Eight Easy Steps

Dear Readers: Discovering I was a plotter in the writing arena was the first and easiest step. Where to next? Try fitting my story into the formula called the Eight Point Plotting Method. The class reading assignment listed the eight steps that would get my heroine from her decision to run away to the conclusion that she … More Eight Easy Steps

Twenty Things

Dear Readers: Remember my first class session when I was devastated to learn that telling a story based on real life produced a snooze session book? I had to agree when I read my mother-in-law’s version of her 1939 travels her story definitely qualified for first prize in the boring category.  Along came Twenty Things That Can Happen to the rescue. My creative writing instructor said this exercise would punch … More Twenty Things

P versus P

Dear Readers: Have you ever been mystified by authors who claim surprise at the flow of their story, the twists and turns of their developing plot, hinting that their characters are in charge and writing the story for them? Or better yet, these imaginary beings begin telling the author, through dialogue, what’s going on?  I confess, even before my writing education started, … More P versus P

Alphabet Soup

Dear Readers: I stifled my anxiety about finding another topic for my fledgling novel and listened to the first night’s lecture. The title of the class was Planning and Structuring the Novel. Sounded simple enough. Connie, the instructor, started lecturing about GMC aka Goal, Motivation, and Conflict. Sounded easy enough. Connie defined what each meant and referred … More Alphabet Soup

Preconceived Notions

Dear Readers: My novel-writing days began. I signed on to the college website and was pleasantly surprised a “mature person” (aka known as an old fart) like me could negotiate the somewhat mysterious pathways of the on-line information stream with only minor digressions through the new-user student rat maze. I read the instructions and saw what textbooks were needed. Bringing along a lap top … More Preconceived Notions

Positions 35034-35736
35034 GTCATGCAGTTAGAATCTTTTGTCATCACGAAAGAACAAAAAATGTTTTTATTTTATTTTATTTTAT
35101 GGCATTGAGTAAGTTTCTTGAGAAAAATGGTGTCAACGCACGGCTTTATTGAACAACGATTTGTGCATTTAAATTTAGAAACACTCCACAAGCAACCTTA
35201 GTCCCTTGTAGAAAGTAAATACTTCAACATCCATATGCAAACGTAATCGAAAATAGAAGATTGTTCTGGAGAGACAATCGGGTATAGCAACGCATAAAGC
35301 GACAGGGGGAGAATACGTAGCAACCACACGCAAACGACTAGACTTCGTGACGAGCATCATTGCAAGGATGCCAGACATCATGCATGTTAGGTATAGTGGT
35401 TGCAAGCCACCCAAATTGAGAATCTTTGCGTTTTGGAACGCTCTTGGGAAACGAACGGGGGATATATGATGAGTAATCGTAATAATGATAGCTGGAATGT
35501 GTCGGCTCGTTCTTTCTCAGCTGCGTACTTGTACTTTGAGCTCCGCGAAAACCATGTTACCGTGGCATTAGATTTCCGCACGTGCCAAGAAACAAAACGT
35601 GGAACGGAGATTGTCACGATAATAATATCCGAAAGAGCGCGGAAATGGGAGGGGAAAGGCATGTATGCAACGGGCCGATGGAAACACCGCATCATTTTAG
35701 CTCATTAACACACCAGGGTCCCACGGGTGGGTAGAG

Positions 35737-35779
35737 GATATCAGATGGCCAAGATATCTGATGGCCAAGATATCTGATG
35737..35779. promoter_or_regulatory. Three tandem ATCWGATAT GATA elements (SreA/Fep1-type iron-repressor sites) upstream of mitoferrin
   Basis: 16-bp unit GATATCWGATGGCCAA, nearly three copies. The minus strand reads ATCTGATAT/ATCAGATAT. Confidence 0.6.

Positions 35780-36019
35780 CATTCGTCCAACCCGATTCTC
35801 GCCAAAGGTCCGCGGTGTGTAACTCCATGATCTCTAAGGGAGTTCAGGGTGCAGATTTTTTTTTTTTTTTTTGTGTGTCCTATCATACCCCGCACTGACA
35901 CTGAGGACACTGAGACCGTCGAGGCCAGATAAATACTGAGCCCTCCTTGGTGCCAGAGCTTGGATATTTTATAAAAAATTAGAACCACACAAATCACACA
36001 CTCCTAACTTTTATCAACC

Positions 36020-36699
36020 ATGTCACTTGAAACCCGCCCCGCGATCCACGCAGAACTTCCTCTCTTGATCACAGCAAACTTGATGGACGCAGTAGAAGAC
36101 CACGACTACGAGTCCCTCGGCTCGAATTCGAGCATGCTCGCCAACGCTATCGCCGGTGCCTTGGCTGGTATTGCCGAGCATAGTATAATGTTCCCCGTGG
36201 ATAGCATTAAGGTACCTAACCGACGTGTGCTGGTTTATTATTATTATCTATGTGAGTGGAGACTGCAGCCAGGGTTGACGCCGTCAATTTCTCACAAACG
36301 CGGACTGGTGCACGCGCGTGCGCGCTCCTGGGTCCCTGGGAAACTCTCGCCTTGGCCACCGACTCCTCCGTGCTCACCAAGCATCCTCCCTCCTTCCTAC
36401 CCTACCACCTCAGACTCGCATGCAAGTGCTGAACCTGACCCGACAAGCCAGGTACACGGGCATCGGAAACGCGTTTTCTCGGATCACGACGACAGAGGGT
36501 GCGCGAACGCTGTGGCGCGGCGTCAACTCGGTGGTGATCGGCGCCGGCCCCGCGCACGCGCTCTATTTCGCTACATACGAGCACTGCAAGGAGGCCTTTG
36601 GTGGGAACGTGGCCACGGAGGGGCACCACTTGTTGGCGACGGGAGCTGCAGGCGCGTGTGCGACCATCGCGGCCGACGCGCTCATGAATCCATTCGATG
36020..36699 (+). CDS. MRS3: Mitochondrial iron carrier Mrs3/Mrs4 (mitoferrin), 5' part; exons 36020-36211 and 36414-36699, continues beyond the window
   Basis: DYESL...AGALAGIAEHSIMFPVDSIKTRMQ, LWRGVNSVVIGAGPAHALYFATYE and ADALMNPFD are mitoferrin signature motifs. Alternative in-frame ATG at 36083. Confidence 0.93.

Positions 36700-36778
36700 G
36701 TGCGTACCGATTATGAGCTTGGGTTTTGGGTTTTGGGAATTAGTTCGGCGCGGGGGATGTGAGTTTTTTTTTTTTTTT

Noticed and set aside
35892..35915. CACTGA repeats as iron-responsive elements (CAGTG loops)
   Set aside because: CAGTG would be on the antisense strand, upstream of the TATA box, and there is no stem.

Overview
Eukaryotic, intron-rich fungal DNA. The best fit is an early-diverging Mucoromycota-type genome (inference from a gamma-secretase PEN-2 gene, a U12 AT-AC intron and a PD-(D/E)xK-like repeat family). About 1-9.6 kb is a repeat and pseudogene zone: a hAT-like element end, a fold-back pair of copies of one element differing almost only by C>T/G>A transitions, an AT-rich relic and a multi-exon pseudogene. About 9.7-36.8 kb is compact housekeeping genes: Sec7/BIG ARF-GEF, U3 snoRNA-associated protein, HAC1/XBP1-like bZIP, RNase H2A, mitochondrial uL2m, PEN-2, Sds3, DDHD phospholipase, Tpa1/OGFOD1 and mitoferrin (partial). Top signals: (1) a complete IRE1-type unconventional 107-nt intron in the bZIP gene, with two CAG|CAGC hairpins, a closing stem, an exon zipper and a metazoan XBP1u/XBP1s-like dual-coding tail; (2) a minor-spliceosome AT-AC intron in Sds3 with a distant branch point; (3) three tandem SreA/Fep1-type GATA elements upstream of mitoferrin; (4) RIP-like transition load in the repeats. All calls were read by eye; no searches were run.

A Big Surprise

Dear Readers: In September, 2008 I started my first real book-writing project. I thought I had what I needed: sketchy details provided by the protagonist, my mother-in-law, of the adventures of two young women thumbing their way across America during the Great Depression. In addition, I had her written permission to use any or all of the occurrences outlined in her … More A Big Surprise

What You See is What You Believe

Dear Readers: Our final assignment, writing a one-act play, was an awakening. Although I’d seen movies, television shows, and plays since childhood, I’d never analyzed what comprised a pleasing dramatic work. I knew what I liked and didn’t like; what worked and didn’t work. The reading assignment stated the author need not describe the sunrise or the cramped apartment or the steaming … More What You See is What You Believe

Overheard

Dear Readers: Our next class assignment: write a standard-length, fictional short story. I was fresh out of ideas for topics. Later, I learned that published authors spend weeks, months, even years, conjuring characters to populate ideas in exotic settings with exciting yet plausible plots. I had two weeks. What to do? Fortunately our teacher recognized this weak link in budding writers … More Overheard

Left Brain

Dear Readers: We creative writers moved on to our next class assignment: writing fiction. Our textbook defined fiction as “…writing invented by the imagination.” That was scary, considering my left-handed brain craved facts and figures, not imaginary balderdash.  To make matters worse, we were to write flash fiction. I’d never heard of it. Jimmy handed out examples and explained we flashers could … More Left Brain

Strange Bedfellows

Dear Readers  I’ve worked in a number of clinical laboratories across this beautiful land. I’ve heard the “owi vyes” on the Jersey Shore, the “uffdas” of the Midwest, and the “a chiwawas” in the Southwest. During my early working years, I thought pathologists were typical physicians: the gods of medicine who mysteriously cured most human maladies. I soon learned Paths were a unique group. … More Strange Bedfellows